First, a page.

The retiring organization has a lot of objects, profiles, record types, picklists, and other important customizations that need to be merged into the surviving organization. It is decided to use BULK API 2.0 to merge the large volume of data. SBulk API 2.0 can upload up to 150,000,000 records per 24-hour rolling period. It can process up to 15,000 batches and each batch can have 10000 records. A job is created, and the batches are processed in chunks to insert, update, upsert, or delete records asynchronously, meaning that they can just submit a request and look for the results later. They can track the job status of current and recently completed bulk data load jobs that are in progress or recently completed jobs by typing Bulk Data Load Jobs in the Quick Find box. 
Migrating Data from One to Another Organization: When you need to transfer data from one organization to another, you are dealing with a large data set considering the size, format, and accuracy of that source data.   
For example, let’s say a company called Blue Lights has merged with Blooms and wants to migrate its large loads of data from the source organization to the target organization. Here, the source organization is the Blue Lights company, and the target organization is the Blooms company. The source organization has large amounts of records, business processes, and other customization that need to be migrated to the target. The DataLoader or SOQL query cannot help them in migrating the large volume of data. Because the DataLoader is time-consuming and using SOQL queries from the apex may throw errors when exceeding the maximum allowed offset value of 2,000.  
In this scenario, the company needs a tool that keeps extracts under the governor limits and is stable and efficient. Salesforce BULK API 2.0 is the best choice for efficient Salesforce data extraction and migration. Unlike a normal query in Salesforce, when a BULK API query is submitted to a queue, the entire query is divided into chunks and sends each chunk back. This way it processes the current chunk before the next chunk comes in. Thus, BULK API optimizes resource usage and retrieves a large set of data with fewer API calls.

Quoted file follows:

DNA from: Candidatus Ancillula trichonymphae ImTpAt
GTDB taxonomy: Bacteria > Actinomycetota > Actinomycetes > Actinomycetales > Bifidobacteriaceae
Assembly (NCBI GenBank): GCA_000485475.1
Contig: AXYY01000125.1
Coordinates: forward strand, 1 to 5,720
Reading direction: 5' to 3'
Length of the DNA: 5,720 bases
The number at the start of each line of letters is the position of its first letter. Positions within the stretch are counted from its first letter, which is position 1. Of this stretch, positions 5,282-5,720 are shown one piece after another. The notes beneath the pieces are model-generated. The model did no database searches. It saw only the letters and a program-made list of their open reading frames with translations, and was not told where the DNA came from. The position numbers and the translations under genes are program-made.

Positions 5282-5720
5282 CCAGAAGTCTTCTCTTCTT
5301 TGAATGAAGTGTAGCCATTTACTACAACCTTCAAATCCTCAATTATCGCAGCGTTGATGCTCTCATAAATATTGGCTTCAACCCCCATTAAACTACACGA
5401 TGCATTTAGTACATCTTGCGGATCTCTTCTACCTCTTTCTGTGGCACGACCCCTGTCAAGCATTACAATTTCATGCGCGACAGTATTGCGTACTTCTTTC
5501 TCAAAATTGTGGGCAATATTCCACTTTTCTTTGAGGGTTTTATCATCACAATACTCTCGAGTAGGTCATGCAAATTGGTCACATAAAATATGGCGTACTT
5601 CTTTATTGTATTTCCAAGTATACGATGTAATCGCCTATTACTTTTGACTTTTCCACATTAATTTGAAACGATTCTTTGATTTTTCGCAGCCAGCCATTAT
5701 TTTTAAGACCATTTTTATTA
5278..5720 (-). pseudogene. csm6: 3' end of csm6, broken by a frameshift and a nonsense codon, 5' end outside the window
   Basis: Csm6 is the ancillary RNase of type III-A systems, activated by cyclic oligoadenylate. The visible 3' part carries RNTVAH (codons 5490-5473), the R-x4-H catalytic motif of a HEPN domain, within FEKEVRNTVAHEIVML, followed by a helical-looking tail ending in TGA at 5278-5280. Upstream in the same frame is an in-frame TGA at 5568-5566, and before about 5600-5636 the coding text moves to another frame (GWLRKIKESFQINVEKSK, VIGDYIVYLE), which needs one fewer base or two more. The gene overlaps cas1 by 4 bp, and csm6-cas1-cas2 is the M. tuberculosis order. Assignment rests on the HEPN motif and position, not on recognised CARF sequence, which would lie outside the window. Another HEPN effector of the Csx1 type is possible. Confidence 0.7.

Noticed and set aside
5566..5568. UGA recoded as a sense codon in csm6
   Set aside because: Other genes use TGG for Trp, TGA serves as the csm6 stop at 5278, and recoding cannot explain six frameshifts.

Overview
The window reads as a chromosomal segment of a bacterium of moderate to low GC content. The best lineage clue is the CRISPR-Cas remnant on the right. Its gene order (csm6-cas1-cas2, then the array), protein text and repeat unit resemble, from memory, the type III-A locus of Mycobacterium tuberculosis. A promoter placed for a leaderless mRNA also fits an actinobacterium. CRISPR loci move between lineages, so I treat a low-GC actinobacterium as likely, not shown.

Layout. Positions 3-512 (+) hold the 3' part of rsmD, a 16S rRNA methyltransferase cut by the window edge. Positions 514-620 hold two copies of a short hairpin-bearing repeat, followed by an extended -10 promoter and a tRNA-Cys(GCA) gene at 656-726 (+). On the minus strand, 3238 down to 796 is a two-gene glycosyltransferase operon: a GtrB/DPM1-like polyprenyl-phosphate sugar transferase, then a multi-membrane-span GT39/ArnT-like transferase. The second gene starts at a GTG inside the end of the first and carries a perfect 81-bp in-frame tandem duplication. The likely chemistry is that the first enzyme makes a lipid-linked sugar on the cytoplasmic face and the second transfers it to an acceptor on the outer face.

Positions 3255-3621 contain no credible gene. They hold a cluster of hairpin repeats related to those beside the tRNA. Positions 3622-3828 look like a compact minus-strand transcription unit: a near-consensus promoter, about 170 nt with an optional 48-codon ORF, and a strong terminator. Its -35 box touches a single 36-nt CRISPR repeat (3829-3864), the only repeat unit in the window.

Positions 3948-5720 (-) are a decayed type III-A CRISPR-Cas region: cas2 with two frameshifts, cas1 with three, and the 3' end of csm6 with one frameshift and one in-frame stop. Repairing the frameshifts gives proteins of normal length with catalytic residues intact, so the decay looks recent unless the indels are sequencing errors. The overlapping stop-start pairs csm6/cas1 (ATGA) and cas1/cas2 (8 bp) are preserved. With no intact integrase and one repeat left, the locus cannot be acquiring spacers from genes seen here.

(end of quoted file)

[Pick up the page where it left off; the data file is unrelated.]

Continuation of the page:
Periodic Large Volume Data Push in Salesforce Integration: While you work to implement Salesforce, you often need to integrate additional applications. Although each integration scenario is unique, a few applications may have their data updated periodically, which needs to be updated in the Salesforce organization in which they are integrated.   

Let’s consider Company A integrates a Homegrown System application to their Salesforce Org based on their business needs. The Homegrown System application is used to store pricing and discount data and updates with the latest data once a quarter. So, whenever there is an update in the Homegrown System application, Company A’s Salesforce organization must get updated with the latest data. Since the company needs to update 20 million records and the start method can only query up to 50,000 records, running the batch for every 50,000 records would impact the org's health. So, the company chooses Bulk API 2.0 to upload the large dataset as it is capable of processing 100 million records per 24-hour period which meets the needs of Company A.  

Usage Limits and Other Considerations 

When defining API Consumption limits, consider the data characteristics of the organization that you use for backup. 

Some Salesforce organizations may have a greater number of records that are not necessarily large, while other organizations may have fewer, data-heavy records. Data sets with more records might consume a large number of batch API calls, even if they are not data-heavy. During this situation, Bulk API 2.0 can be combined with the Bulk API method at the same time to optimize the usage of consumed APIs.  
NOTE: Maximum volume of data per daily backup is set to 300 GB by default. Users can configure this limit. 
This new version of Bulk API is vital to your business to keep secure data up to date within your Salesforce instance. The real benefit is the time savings for teams. With the elimination of manually-created batches and the limit requirement change, downtime is reduced once there is parallel processing. This makes it easier for large amounts of data to be processed within shorter time periods, ensuring your organization’s data is secure, and stored and synced properly within your Salesforce CRM.